Moreover, as is the case everywhere, the suburbs will not throw in their better lot with the core city. Property taxes in Montreal went up 23% in 1968. Yet with this rather impressive, if familiar, litany of urban problems lying at Drapeau's feet, no one seems likely to mount a serious challenge against him when he runs for re-election next month. It is hardly possible even to imagine a serious challenge. And one of the reasons surely is the circuses Drapeau has brought to his city.
Always but a hairbreadth from anonymity, or worse, and beset with myriad worries, it is not surprising that mayors have begun to turn to sports and entertainment to establish at least some association with the more pleasant aspects of metropolitan life. They have had something of a field day ever since major league sports started spotting franchises around like so many A & W Root Beer stands. The first of this breed was Baltimore's Tommy D'Alesandro III, who was vitally instrumental in obtaining the St. Louis Browns for his city in 1954. While many mayors have since emulated D'Alesandro's franchise collecting, none ever approached the status that Drapeau assumed in 1968. That summer the National League virtually awarded a franchise to him, for Montreal. This is, of course, unheard of in sports; franchises are only awarded to men with folding money. But the National League, exercising unusual sagacity, just handed the thing to Drapeau and figured he would come up with something.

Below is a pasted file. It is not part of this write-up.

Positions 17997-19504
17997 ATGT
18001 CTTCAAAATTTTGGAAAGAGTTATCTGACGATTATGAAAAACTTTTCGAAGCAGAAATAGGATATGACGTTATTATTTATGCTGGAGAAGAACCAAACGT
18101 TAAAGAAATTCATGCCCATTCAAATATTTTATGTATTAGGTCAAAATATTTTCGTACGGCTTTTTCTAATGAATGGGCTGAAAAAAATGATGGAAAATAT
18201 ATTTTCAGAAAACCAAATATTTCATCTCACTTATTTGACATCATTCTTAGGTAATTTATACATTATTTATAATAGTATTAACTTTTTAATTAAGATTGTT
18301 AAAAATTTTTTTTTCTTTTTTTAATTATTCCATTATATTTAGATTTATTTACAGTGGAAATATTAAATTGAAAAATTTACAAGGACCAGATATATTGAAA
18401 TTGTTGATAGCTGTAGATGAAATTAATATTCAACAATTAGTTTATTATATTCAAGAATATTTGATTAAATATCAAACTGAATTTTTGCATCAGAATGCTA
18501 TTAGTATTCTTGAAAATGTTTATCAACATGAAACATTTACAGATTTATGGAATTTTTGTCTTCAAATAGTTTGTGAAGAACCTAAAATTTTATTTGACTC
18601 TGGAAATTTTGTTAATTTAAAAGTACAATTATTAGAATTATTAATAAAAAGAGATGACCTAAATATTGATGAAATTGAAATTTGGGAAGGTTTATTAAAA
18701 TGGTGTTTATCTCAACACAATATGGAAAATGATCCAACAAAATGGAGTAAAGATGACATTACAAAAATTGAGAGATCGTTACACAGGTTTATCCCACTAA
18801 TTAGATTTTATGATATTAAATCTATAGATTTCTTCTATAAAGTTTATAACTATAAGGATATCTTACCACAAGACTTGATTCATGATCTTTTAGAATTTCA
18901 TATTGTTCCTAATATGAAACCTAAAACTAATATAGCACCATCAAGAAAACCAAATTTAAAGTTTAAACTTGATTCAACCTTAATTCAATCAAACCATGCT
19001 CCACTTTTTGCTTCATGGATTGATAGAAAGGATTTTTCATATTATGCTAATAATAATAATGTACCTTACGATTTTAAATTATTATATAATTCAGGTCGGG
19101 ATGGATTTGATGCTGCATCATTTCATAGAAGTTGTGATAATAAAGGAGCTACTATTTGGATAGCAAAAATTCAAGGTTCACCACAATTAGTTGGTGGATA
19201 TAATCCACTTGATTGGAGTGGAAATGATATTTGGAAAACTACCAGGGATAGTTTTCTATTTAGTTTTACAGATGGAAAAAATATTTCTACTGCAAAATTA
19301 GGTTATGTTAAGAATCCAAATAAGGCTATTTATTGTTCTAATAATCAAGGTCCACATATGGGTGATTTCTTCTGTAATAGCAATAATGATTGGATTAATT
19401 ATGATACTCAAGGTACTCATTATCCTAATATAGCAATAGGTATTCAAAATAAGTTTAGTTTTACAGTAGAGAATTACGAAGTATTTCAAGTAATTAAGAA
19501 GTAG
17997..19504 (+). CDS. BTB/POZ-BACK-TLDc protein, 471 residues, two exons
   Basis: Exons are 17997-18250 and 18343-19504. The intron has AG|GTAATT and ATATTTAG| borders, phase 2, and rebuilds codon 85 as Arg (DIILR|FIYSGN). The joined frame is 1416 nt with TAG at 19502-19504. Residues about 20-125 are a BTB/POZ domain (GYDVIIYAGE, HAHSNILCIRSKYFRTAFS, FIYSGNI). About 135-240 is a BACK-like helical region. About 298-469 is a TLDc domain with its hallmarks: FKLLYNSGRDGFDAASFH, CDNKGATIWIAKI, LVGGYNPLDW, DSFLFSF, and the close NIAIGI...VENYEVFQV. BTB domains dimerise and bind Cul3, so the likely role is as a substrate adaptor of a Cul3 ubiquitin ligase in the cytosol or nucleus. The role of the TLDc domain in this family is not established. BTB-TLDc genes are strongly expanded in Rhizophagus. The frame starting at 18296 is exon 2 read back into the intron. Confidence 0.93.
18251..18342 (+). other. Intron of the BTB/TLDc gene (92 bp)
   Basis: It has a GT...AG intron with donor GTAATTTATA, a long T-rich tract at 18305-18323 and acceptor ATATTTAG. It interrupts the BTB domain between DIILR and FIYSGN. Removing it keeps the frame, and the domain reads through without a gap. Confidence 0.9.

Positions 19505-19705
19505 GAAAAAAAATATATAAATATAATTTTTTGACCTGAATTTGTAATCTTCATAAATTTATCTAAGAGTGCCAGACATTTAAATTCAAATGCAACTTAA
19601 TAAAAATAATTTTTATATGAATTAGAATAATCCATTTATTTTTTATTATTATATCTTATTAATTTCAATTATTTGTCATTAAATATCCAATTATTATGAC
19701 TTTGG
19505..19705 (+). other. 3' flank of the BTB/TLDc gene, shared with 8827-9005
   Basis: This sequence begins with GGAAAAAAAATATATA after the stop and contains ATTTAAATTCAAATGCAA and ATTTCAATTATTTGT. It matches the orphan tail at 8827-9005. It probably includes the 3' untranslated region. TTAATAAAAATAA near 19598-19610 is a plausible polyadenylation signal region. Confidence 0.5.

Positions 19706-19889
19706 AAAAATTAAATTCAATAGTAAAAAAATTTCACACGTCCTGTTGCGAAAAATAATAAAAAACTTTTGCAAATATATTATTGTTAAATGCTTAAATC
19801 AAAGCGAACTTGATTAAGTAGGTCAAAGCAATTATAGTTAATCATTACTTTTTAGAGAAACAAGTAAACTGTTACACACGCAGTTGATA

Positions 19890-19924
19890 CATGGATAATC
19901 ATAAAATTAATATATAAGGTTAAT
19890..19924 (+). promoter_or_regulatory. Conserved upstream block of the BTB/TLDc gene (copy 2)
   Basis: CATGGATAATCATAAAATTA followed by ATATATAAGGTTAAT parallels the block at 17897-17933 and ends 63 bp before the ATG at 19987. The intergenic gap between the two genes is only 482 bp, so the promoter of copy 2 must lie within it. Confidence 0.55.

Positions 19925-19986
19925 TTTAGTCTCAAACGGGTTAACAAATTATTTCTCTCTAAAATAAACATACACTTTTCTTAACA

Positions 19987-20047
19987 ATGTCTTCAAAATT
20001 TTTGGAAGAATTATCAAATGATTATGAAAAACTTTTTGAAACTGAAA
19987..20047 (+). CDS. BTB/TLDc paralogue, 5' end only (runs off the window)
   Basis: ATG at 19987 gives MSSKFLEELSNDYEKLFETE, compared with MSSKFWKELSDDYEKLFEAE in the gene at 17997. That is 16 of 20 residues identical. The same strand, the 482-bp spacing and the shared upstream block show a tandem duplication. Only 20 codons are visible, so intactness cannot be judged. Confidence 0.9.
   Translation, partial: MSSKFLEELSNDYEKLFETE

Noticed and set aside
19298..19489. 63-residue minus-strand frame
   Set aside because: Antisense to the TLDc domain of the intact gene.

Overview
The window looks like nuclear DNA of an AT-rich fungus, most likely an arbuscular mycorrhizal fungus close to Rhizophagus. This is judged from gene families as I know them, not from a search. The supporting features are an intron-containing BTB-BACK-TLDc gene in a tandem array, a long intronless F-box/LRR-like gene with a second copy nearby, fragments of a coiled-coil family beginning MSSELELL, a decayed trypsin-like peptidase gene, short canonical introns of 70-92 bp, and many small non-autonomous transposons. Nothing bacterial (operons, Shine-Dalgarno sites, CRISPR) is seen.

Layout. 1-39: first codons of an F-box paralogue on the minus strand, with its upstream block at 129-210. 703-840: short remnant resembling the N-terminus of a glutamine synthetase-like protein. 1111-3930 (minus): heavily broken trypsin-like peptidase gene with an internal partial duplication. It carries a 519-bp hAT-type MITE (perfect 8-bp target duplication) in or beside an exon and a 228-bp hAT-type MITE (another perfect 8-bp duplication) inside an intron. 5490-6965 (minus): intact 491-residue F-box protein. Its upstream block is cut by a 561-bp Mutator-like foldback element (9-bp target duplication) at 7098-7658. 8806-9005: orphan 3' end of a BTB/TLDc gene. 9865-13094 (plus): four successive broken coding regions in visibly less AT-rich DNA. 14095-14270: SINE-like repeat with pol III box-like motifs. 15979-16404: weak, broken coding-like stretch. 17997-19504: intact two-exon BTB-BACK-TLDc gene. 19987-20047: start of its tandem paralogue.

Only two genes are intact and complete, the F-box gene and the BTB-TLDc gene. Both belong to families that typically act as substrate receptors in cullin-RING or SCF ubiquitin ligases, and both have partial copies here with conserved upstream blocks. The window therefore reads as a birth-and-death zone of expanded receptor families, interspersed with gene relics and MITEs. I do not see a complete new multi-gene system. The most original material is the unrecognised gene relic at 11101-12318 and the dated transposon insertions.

Drapeau and Snyder started calling around for 10% owners, which took awhile, and then began searching for a stadium, which took till past the 11th hour. What they came up with at last was Jarry Park, a temporary structure that was built, in the dead of the Canadian winter, for $3 million. What it turned out to be is one of the two or three best places in the major leagues to watch a baseball game, and it makes the city a profit.
Of course, Drapeau can only share credit with the hearty people of Montreal. "It seems," says John McHale, the president of the Expos and a man who has resided in several U.S. cities, "that the people work harder here so that they can enjoy their free time. They have an unusual zest for leisure. The winters are so long that they may feel the need to rush their activities when good weather comes. I can look out my window onto Dominion Square on the days when the buds are first coming out and the temperature is just hitting 40°, and the benches will be filled with people sunning themselves."
In the winter Montrealers never leave a seat empty for Les Canadiens, but they also sell out for Junior A hockey in the same building and at smaller arenas all over the city. The harness horses at Blue Bonnets Raceway get three weeks' rest around Christmas; otherwise the mutuel windows never shut. But summer is the siren song, which is why Expo thrived, and why baseball's Expos do, too. At midday, any day, Montrealers sprawl out on the ground all over the pocket parks of the city, sunning shamelessly. Many of the women, big-eyed and leggy, take lunch hour to hurry home, change into a bathing suit and sun on a rooftop. It is not uncommon for whole families to leave after work Friday and drive 400 miles straight through to the New Jersey beaches for a weekend. There are probably more tanned bodies in Montreal in the summer than in Santa Barbara, Calif.